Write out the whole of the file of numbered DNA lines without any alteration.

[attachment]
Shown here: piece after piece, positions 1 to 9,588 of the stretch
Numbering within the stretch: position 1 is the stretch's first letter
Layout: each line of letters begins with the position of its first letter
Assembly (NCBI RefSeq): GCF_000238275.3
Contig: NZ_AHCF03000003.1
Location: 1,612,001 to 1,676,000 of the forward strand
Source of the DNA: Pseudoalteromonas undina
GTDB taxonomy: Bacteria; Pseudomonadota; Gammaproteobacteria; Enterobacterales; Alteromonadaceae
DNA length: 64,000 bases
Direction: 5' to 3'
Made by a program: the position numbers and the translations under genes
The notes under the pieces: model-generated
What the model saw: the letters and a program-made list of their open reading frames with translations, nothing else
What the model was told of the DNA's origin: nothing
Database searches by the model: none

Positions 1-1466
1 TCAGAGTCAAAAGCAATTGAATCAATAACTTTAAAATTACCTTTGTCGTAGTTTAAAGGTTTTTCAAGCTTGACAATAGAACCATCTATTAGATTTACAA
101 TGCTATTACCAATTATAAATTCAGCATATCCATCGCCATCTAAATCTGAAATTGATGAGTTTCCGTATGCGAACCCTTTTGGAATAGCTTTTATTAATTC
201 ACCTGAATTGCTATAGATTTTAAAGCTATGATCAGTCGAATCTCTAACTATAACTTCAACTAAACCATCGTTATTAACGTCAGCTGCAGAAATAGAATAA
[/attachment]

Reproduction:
Shown here: piece after piece, positions 1 to 9,588 of the stretch
Numbering within the stretch: position 1 is the stretch's first letter
Layout: each line of letters begins with the position of its first letter
Assembly (NCBI RefSeq): GCF_000238275.3
Contig: NZ_AHCF03000003.1
Location: 1,612,001 to 1,676,000 of the forward strand
Source of the DNA: Pseudoalteromonas undina
GTDB taxonomy: Bacteria; Pseudomonadota; Gammaproteobacteria; Enterobacterales; Alteromonadaceae
DNA length: 64,000 bases
Direction: 5' to 3'
Made by a program: the position numbers and the translations under genes
The notes under the pieces: model-generated
What the model saw: the letters and a program-made list of their open reading frames with translations, nothing else
What the model was told of the DNA's origin: nothing
Database searches by the model: none

Positions 1-1466
1 TCAGAGTCAAAAGCAATTGAATCAATAACTTTAAAATTACCTTTGTCGTAGTTTAAAGGTTTTTCAAGCTTGACAATAGAACCATCTATTAGATTTACAA
101 TGCTATTACCAATTATAAATTCAGCATATCCATCGCCATCTAAATCTGAAATTGATGAGTTTCCGTATGCGAACCCTTTTGGAATAGCTTTTATTAATTC
201 ACCTGAATTGCTATAGATTTTAAAGCTATGATCAGTCGAATCTCTAACTATAACTTCAACTAAACCATCGTTATTAACGTCAGCTGCAGAAATAGAATAA